Vase of Flowers Giacomo Recco (Napoli, 1603-1653) Still Life
Still Life, Glass Decanter with Flowers, Giacomo Recco (1603-1653).
This refined canvas depicts a glass jug full of flowers resting on a stone plinth.
The rigorous simplicity of this painting takes us to the first half of the 17th century and to the name of Giacomo Recco
Giacomo Recco is considered by critics among the initiators of still life in Naples and the founder of a dynasty of painters specializing in still life, still sensitive to Mannerist taste and Flemish precedents, but able to warm and animate his compositions, with an imaginative “Neapolitan” style.
It is important to consider that in recent years, further confirming the confusion that reigns in the attributionist field, numerous works have been auctioned, more or less forcibly assigned to Giacomo Recco, who has thus become, from a painter without paintings, an artist of reference for a crowd of anonymous authors of the most varied paintings of flowers, in whose coveted container of florist the most disparate canvases enter and exit. From the canvases attributed to Giacomo Recco by the most accredited scholars comes not only an artist of great skill and profound culture, but also an expert in heraldry and expert in symbolic meanings, as well as a profound connoisseur of Flemish figurative experiences. Moreover, he was probably in the position of an established painter, able to be quoted in the circle that counts, so as to receive commissions from important cardinals and noble families.
The works grouped under the name of Giacomo Recco present a series of very particular distinctive characters that are the expression of an artistic personality still attracted by the sixteenth-century repertoire little or nothing influenced by the results of the luminist investigations and at the same time strongly influenced by affectation and from the artificiality of Flemish flourishing.
In Recco’s painting, the vase becomes the focal point of the composition and has the same dignity with the flowers, always arranged symmetrically and abnormally illuminated, even though they are minutely defined in their optical truth.
The flowers are all colorful, expressing the early blooming of spring: daffodils, hyacinths, calendula, anemones, tulips. They are detached from each other with a few downward-facing corollas and are studied separately even when they overlap, stacking against the dark background. The somewhat calligraphic execution betrays an ancient air that reminds us of earlier examples.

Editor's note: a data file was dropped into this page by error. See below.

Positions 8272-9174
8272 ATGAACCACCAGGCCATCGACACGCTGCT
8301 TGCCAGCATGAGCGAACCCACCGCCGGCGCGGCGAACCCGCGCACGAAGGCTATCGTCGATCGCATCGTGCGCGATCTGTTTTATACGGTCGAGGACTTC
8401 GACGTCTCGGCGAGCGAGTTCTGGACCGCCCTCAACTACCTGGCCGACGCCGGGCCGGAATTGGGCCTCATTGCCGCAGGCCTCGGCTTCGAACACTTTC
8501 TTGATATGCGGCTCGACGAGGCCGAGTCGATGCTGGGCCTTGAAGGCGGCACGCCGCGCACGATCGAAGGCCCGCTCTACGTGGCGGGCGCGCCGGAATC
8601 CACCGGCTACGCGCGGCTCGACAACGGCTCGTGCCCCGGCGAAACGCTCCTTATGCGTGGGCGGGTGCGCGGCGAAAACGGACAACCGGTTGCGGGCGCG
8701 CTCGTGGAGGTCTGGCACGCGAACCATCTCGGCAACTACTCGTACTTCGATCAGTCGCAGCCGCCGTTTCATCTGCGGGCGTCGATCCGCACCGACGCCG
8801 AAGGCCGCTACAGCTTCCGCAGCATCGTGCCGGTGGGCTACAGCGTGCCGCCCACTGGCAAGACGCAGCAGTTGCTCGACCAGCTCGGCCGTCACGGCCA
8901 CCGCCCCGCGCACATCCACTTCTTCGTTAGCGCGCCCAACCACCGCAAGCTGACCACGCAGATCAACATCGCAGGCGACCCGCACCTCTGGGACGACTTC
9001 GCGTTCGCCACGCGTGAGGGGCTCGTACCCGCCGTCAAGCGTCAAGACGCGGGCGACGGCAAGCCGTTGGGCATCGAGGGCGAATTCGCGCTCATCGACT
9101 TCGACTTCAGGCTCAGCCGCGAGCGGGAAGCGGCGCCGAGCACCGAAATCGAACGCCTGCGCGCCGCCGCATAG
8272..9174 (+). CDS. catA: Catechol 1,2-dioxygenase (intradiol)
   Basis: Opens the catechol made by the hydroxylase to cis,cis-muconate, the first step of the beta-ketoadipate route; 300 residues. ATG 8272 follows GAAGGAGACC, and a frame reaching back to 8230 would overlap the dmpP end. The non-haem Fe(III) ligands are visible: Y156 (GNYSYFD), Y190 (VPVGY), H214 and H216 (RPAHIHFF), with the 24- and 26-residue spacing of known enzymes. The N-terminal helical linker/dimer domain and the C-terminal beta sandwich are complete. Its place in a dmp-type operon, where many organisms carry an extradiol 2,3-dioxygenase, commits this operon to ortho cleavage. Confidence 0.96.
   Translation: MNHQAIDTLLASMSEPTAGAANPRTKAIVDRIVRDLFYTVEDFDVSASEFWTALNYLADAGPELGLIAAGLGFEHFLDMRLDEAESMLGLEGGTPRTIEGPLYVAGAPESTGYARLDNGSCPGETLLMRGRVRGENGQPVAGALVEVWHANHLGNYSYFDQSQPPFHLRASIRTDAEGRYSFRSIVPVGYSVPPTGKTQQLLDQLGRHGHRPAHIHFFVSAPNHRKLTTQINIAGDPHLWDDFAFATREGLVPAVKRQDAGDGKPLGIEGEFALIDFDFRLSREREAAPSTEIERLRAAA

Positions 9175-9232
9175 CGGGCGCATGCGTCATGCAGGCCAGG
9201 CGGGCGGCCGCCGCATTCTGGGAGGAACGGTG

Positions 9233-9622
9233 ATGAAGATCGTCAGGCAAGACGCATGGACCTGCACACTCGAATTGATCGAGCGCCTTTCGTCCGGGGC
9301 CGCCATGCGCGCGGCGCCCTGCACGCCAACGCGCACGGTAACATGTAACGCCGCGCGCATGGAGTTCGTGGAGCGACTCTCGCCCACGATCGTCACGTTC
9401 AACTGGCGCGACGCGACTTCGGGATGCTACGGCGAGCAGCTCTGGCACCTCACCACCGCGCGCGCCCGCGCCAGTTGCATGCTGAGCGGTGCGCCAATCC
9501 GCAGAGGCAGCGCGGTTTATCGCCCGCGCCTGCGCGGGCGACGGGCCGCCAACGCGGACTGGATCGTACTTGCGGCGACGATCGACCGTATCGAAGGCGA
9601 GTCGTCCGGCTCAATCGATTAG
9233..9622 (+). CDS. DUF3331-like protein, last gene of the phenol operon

The treatment of light is classic of a protocaravaggesco with careful attention to the exaltation of the chromatic values of the flowers, which are arranged schematically and materialize towards the viewer of the painting.
Giacomo Recco’s artistic and cultural matrices are difficult to define, even if one has to consider the presence in Naples around 1590 of Jan Brueghel and the persistence in the city, as pointed out by Tecce, of a seasoned handful of late mannerists, active until the middle of the third decade of the 17th century. A considerable influence undoubtedly comes from the growing fame for Europe of the Nordic florists, linked to a still tasteful decoratism of the sixteenth century, and quite fasts from the lesson of Caravagic luminism which was beginning to shape genre painting in Rome. . The pictorial production which comes closest to the tests of Ours is that of Osias Beert the Elder, as repeatedly pointed out in his essays Veca. The fame of Giacomo Recco is linked to his skill as a flourish, almost a specialist in the specialty.
The painting is similar to the oldest paintings by Recco, the sobriety, the symmetry, the centrality of these paintings. We can compare it with the canvas “Still life with vase of flowers” from 1626, Rivet collection in Paris, catalog La natura morta italiana, 1964, pag. 39.
The painting has a 17th century cassetta frame.
It underwent a conservative restoration in a specialized laboratory with final cleaning and varnish.
Canvas cm 79 x 64
Frame cm 100 x 85